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Re: [UndoManager] Re-introduce DOMTransaction interface?

From: Ryosuke Niwa <rniwa@webkit.org>
Date: Fri, 6 Jul 2012 19:02:37 -0700
Message-ID: <CABNRm62X232i0n0O_V=D5aB2EqGSf2mUH3GZ9O2N9XBRX-s5dg@mail.gmail.com>
To: Yuval Sadan <sadan.yuval@gmail.com>
Cc: public-webapps <public-webapps@w3.org>, James Graham <jgraham@opera.com>
On Thu, Jul 5, 2012 at 4:40 PM, Yuval Sadan <sadan.yuval@gmail.com> wrote:

>
>> > t = undoManager.transact("foobar", function() { ... });
>> > t.onredo = function() { /* custom redo */ };
>> > t.execute();
>> >
>> > Whether onundo/onredo are assigned upon execute() is well defined, so
>> basing behavior on that is clear enough for me. Plus, I wonder - what is a
>> non-automatic transaction without an undo? A freak?
>>
>> Also, the interface you proposed behaves somewhat oddly when the undo
>> manager from which the transaction was created is disconnected since
>> execute() will fail in such a case.
>>
> What I find appealing in this example is that the transaction is an
> operation which is indeed disconnected from the UndoManager. Perhaps I'm
> missing something here, but what do we gain by having UndoManager being the
> place of both creation and execution of the DOMTransaction object? If I may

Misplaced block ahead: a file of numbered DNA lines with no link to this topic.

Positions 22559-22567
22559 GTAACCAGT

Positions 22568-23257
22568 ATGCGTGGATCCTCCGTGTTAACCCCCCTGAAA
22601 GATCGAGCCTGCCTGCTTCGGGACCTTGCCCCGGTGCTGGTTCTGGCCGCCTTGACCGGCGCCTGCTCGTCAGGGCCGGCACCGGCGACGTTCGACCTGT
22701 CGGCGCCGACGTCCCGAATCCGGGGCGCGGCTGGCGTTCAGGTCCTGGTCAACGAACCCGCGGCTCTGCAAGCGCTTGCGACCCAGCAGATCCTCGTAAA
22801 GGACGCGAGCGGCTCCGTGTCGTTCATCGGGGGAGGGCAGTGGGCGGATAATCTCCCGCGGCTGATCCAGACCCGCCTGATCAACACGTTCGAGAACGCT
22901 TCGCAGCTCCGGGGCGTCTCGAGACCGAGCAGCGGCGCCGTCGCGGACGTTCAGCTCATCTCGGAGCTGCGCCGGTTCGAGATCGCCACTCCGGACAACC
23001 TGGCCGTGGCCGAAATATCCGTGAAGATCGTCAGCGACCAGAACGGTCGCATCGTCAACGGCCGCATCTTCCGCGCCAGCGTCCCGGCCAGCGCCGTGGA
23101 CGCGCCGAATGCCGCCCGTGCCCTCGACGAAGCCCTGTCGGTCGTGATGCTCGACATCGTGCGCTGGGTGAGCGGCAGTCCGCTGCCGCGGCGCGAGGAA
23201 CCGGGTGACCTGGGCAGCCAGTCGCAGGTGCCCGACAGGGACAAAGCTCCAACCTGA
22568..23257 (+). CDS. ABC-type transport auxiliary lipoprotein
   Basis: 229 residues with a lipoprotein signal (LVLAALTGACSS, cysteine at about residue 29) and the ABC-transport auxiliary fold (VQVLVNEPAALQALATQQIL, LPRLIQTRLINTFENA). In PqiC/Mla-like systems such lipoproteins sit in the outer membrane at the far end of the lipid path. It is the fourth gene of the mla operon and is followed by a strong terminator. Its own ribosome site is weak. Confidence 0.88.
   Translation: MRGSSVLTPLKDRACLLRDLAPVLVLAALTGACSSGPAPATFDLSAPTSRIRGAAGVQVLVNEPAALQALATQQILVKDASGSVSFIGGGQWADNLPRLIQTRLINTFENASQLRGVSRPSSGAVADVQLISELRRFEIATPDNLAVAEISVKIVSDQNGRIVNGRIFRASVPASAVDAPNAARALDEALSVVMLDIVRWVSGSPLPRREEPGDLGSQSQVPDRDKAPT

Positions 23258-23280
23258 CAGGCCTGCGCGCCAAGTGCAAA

> take the notion further, it might as well originate elsewhere, and connect
> to an UndoManager only on execute(), e.g.
>
> t = document.transaction("foo", function() {  }); // or new
> DOMTransaction(), actually
> t.onundo = function() {   };
> undoManager.execute(t);
>
> I realize as I'm writing that this is a hybrid suggestion between new
> DOMTransaction() and the event handler version. It gives reason for
> introduction of the DOMTransaction() standalone instantiation.
> Perhaps I'm going to far. It just seems logical.
>

I've spent some time thinking about pros and cons of this proposal, and it
seems like this is indeed a nice interface because it doesn't expose
execute as the object's property so that we don't have to treat "native"
automatic transactions differently from an ordinary automatic transactions.
See the thread titled "What should a "native" automatic transaction
expose?".

We should probably use the constructor instead of document.transaction
though. So we'll have

undoManager.execute(new DOMTransaction(function () { ~ }));

for automatic transactions and

var transaction = new DOMTransaction(function () { ~ });
transaction.onundo = function () { ~ };
transaction.onredo = function () { ~ };
undoManager.execute(t);

for manual transactions. It also has an added benefit that now you can
listen to undo/redo of a particular DOM transaction instead of all of them.

- Ryosuke
Received on Saturday, 7 July 2012 02:03:24 GMT

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